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Light Sleepers (Gear)

In bygone days, I scoffed at the notion of using a sleeping pad. In the pursuit of traveling light, I stuffed my clothes into a plastic Glad Bag and slept on the wad. Somewhere around the age of 25, I de-evolved from a crash-anywhere guy into an amazingly light sleeper. That’s when my attitudes about sleeping pads took a turn. Suddenly, after a full day of climbing, hiking, or ski touring, a good night’s rest seemed worth the weight penalty of a sleeping pad. Goodbye Glad Bag, hello Therm-a-Rest pads.

Over the years, many of the newer models of the self-inflating, foam-filled Therm-a-Rest pads have blimped out like many Americans--they’ve grown ever wider, heavier, and cushier. Despite these trends, Cascade Designs, the inventor and maker of Therm-a-Rest pads, has not abandoned the minimalist who looks for comfort in light packages.

The newer ProLite 3 series of self-inflating pads, use a Swiss-cheese strategy to remove diamond-shaped checkers and 30 percent of the foam constituting the guts of the pad. While much of the internal foam (and a good chunk of weight) has been pared away, there’s still enough foam to keep the trapped air from circulating wildly and sucking away your body heat like a department-store air mattress. Nonetheless, the ProLite 3 pads are not as insulating as the company’s heavier pads and are best suited to three-season temperatures.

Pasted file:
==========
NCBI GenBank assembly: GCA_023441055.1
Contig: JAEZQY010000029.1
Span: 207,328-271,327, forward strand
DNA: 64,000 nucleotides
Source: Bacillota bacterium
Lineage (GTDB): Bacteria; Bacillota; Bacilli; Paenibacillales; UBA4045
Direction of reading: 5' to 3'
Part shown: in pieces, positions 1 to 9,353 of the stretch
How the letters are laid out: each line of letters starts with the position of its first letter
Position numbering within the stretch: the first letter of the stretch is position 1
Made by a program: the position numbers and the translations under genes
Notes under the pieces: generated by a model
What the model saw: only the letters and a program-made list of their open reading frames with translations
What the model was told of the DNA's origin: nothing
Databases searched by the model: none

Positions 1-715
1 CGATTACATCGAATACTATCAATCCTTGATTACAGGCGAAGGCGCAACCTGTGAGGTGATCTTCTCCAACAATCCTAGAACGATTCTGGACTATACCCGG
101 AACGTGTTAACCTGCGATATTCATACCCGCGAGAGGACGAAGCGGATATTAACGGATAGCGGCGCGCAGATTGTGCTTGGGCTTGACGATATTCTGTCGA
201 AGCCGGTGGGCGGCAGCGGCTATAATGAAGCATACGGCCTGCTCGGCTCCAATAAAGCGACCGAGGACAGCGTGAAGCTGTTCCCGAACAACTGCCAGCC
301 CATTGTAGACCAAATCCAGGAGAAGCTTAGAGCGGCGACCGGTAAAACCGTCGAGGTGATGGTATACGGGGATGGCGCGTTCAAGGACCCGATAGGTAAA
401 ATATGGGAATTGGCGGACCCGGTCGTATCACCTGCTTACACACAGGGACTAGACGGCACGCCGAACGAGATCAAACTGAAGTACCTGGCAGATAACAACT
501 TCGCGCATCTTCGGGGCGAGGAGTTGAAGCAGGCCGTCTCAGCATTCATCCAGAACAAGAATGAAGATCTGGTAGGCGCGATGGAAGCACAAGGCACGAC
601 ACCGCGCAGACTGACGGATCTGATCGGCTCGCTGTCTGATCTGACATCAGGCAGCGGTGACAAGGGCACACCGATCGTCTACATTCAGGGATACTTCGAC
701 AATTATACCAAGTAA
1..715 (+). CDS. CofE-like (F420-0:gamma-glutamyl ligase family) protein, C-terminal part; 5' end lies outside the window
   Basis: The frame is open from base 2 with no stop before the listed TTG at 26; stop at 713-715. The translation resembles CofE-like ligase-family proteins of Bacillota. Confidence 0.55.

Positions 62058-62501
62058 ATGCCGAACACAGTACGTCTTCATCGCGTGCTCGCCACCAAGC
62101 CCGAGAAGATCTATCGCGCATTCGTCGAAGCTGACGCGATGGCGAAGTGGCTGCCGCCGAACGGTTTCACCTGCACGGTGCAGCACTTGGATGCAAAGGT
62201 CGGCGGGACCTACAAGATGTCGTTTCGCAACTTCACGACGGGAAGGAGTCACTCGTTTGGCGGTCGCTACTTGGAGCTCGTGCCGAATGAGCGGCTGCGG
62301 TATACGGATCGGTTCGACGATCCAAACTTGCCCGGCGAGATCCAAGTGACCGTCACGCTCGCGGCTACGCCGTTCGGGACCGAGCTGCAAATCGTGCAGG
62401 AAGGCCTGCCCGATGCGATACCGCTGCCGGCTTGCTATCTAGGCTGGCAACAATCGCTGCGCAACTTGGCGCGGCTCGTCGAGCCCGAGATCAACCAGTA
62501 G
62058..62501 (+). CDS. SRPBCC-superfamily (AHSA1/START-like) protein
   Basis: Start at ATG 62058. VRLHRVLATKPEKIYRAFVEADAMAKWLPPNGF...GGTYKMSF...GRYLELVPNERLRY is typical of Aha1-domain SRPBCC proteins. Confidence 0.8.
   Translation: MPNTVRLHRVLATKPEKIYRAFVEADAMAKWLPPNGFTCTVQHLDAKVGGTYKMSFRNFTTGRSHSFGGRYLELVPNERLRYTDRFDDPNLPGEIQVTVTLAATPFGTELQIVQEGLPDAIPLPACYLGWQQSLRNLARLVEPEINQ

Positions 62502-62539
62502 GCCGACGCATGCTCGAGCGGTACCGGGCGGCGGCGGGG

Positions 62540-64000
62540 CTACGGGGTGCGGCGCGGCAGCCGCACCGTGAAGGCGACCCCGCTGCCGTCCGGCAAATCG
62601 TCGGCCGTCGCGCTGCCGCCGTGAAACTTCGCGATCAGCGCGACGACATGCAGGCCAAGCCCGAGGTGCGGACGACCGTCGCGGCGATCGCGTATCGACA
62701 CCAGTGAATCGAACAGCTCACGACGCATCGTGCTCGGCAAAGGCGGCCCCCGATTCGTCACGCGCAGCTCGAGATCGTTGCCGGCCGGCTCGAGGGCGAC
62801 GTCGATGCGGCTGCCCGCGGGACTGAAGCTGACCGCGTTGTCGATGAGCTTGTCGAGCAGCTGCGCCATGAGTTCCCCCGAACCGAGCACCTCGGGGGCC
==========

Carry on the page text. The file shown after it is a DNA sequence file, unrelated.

The fabrics which sandwich the pad’s foam core are composed of 1.7-ounce, rip-stop polyester on top and a textured, grip-dot nylon on the bottom. The bottom does a good job of grabbing slick tent floors so you’re not squirming after a squirting pad all night. These fabrics are tough enough to come with a lifetime warranty yet not so tough as to withstand wanton abuse. Cramming tent stakes or crampons against the pad while it’s stuffed in your backpack is verboten.

The ProLite 3S lightens the load over the standard ProLite 3 pad by cutting even more corners or, rather, by cutting length. The 3S (S is for short) is the ¾-length version made to cushion your shoulders, hips, and knees. Your feet are cushioned at night by resting them on your empty pack. Yes, the regular-length pad is easier, but it’s also 7 ounces heavier. Furthermore, eliminating bulk is a big issue for lightweight travel. By shedding bulk you can trade load-monster packs weighing five-plus pounds for lower-volume ultralight packs weighing less than two pounds. In this regard, the ProLite 3S is a big volume saver;  when folded in half longitudinally and rolled, it’s the size of a one-liter Nalgene water bottle.

Of course the biggest concern of all is whether the pad is comfortable enough to afford a good night's sleep. Looking at this inch-thick puppy beside the company's 2.5-inch-thick LuxuryCamp pad, you'll have your doubts. In the field, however, I've found the ProLite 3S smooths out the lumps in the ground just fine and lets me sleep well. And unlike the LuxuryCamp pad, I don't need an SUV to haul the Prolite 3S around.  


JUST THE STATS, MA’AM:
(ProLite 3S Sleeping Pad)


Weight: 13.3 ounces
Sleeping size: 20” by  48”
Rolled size: 11” by 3.4”
Thickness when inflated: 1”
R-value: 2.3
Materials: Polyester top, urethane
     foam middle, nylon bottom
Retail price: $70